Nottingham City Safeguarding Children’s Board Procedures Manual
Nottingham City Safeguarding Children’s Board Procedures Manual Nottingham City Safeguarding Children’s Board Procedures Manual

1.1.1 Children's Integrated Services Policies, Priorities and Principles


This chapter provides the context for all procedures.

It contains the overarching policy for the provision of services to children and families by the Children’s Integrated Services directorate.


This chapter was entirely revised and updated in May 2017 and should be re-read.


  1. Introduction
  2. Key Outcomes
  3. Key Principles

1. Introduction

This policy sets out the framework within which Children’s Integrated Services work with children, young people and their families. It is underpinned by a range of legislation including, but not limited to:

  • Children Acts 1989 and 2004;
  • Children (Leaving Care) Act 2000;
  • Care Standards Act 2000;
  • United Nations Convention on the Rights of The Child;
  • Human Rights Act 1998;
  • Adoption and Children Act 2002;
  • Children Act 2004;
  • Data Protection Act 1998;
  • Children and Families Act 2014.

The policy framework also has regard to and is consistent with a range of government guidance, particularly the principles set out in Working Together to Safeguard Children.

It is largely directed towards the work that Children’s Integrated Services undertakes with Children in Need and Looked After Children; which is carried out in partnership with all sectors of the Local Authority and with other statutory, independent and voluntary sector services.

2. Key Outcomes

The key outcomes for all children identified in the Children Act 2004 remain relevant and enable the Nottingham City Council, the Children’s Integrated Services Directorate and its practitioners to focus on the key aspects for all children. The statements set out below are based on these key outcomes and have been amended to reflect current Government policy priorities.

Being healthy

All children and young people have the right to have their physical, emotional and mental health safeguarded and promoted. Where appropriate, they should be supported to develop a sense of well-being through:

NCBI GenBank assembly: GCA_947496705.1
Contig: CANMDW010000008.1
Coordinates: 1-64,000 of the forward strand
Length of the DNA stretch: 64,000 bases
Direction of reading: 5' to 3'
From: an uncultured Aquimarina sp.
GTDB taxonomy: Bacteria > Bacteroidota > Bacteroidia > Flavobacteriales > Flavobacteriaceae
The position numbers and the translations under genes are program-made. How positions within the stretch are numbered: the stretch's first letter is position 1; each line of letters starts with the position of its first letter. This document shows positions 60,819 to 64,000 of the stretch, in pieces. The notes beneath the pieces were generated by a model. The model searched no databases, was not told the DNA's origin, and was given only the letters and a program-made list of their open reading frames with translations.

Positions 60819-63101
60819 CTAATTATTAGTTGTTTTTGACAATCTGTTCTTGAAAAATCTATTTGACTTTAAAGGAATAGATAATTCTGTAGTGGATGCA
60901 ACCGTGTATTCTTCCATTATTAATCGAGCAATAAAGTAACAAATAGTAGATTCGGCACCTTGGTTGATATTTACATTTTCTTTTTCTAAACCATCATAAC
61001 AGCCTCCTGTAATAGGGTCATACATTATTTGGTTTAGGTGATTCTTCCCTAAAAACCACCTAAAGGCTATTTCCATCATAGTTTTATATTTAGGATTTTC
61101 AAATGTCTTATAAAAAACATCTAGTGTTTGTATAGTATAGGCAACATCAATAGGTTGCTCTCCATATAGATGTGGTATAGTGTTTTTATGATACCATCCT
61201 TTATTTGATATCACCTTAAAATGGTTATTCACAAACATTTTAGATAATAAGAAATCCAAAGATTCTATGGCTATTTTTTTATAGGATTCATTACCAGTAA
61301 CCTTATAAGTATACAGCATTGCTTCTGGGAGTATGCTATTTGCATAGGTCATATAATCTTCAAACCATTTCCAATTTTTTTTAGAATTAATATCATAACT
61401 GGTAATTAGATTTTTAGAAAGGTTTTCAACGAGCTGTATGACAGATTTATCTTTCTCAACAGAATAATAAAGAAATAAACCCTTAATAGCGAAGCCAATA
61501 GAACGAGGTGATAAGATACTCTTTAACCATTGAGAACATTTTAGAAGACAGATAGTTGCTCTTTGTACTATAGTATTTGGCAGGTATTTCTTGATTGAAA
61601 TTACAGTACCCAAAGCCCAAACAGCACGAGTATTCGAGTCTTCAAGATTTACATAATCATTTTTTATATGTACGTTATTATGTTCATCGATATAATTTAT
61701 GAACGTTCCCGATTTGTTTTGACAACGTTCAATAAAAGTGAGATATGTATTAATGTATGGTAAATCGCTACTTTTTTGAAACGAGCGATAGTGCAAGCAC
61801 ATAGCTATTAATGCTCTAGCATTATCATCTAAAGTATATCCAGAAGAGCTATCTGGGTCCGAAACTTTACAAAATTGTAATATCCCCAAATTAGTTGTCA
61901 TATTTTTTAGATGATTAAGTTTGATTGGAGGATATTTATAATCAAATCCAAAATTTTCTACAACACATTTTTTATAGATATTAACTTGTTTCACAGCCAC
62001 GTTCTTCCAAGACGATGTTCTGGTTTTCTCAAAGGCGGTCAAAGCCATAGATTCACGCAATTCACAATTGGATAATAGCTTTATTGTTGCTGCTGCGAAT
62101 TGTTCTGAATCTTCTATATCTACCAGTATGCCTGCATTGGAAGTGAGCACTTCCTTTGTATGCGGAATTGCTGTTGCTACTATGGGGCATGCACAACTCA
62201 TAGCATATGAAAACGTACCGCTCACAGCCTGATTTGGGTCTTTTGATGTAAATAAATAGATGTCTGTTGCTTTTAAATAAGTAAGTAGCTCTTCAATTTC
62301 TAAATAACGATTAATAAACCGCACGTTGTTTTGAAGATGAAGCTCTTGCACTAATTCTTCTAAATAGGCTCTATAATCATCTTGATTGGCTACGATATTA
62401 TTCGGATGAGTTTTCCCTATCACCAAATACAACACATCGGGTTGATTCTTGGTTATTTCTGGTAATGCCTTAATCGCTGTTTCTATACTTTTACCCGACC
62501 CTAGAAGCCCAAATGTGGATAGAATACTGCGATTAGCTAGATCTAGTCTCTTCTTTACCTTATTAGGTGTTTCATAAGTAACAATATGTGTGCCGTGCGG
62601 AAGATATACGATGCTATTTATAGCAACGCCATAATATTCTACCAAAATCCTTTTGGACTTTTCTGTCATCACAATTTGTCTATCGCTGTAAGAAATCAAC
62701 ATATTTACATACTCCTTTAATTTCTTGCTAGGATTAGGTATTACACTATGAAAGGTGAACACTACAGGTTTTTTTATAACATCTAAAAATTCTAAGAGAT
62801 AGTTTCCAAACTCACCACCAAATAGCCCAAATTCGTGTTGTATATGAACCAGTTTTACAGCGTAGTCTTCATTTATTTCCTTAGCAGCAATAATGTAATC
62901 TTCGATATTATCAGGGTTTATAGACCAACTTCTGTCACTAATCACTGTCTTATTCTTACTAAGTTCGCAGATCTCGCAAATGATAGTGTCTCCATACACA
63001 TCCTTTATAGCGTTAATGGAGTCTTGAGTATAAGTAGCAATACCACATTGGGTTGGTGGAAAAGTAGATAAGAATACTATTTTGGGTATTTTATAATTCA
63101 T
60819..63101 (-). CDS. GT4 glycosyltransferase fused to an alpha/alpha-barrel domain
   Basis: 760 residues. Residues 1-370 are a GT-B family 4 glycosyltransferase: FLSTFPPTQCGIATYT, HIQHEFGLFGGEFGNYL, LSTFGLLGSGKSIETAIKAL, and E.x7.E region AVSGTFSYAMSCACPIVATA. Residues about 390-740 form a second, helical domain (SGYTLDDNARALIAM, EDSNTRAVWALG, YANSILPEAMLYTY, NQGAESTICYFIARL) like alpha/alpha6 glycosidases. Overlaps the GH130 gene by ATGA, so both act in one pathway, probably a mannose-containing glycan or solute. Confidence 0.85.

• Positively understanding their identity;
  • Building resilience;
  • Helping them to develop their self image and confidence;
  • An approach that provides positive affirmation and encouragement.

All young people should be given the encouragement and opportunity to live a healthy lifestyle.

Being safe

All children and young people have the right to be safe and secure, protected from harm and neglect, and to live in an environment that enables them to develop to their full physical, mental, spiritual, moral and social potential. This includes being safe from a range of concerns. When they need help to achieve these outcomes it should be available in a timely way and delivered through effective interventions.

All children and young people have the right to family life wherever possible and to be supported to take part in community life. They have the right to a continuity of care wherever possible and to develop and preserve their own identities.

All children have a right to a loving and secure home and, where this cannot be provided by their birth parents and wider families, children should have the opportunity to experience this through adoption, special guardianship, child arrangement orders or long term fostering.

Enjoying and achieving

All children and young people have the right to good education and training which meets their identified needs and equips them to live full adult lives. Looked after children should have the opportunity to attend good schools, higher education/training establishments where they make the expected or greater than expected progress and effective use is made of the additional resources available for them through the pupil premium. All children (not forgetting young carers) have the right to time and support to pursue appropriate leisure interests.

Making a positive contribution

All children should be encouraged and supported to make an age-appropriate positive contribution wherever they are living or call ‘home’. They will be able to do this best where they have a continuity of care, an understanding about their identity and information which they can use to make informed decisions about themselves. Therefore, contributing to their own lives.

Children, young people and care leavers should also be encouraged to take an interest in their communities, through school, higher education/training or local clubs, and to take part in activities which contribute to these and/or support others.

Economic well-being

All children have the right to be supported in their studies, to be prepared for adult life and work, and to be equipped with the skills and knowledge that will help them overcome any social disadvantage, become self-sufficient and able to make positive choices for themselves.

In addition to these, the Children’s Integrated Services Delivery Plan outlines three key priorities for us locally. They are:

Priority 1 - “A Learning City”

We will play an active role in supporting families to address the issues that can become barriers to learning and aspiration for children, young people and their parents/carers. We will work with education colleagues to support vulnerable learners, including looked after children. This will contribute to the successful delivery of Nottingham City’s Education Improvement Strategy. We will promote a learning culture within our services that ensures our practice is informed by a strong evidence-base, emerging best practice and learning from Serious Case Reviews (SCRs) and other serious incidents. We will act on the findings of inspections, peer reviews, audit activity and our regular performance monitoring.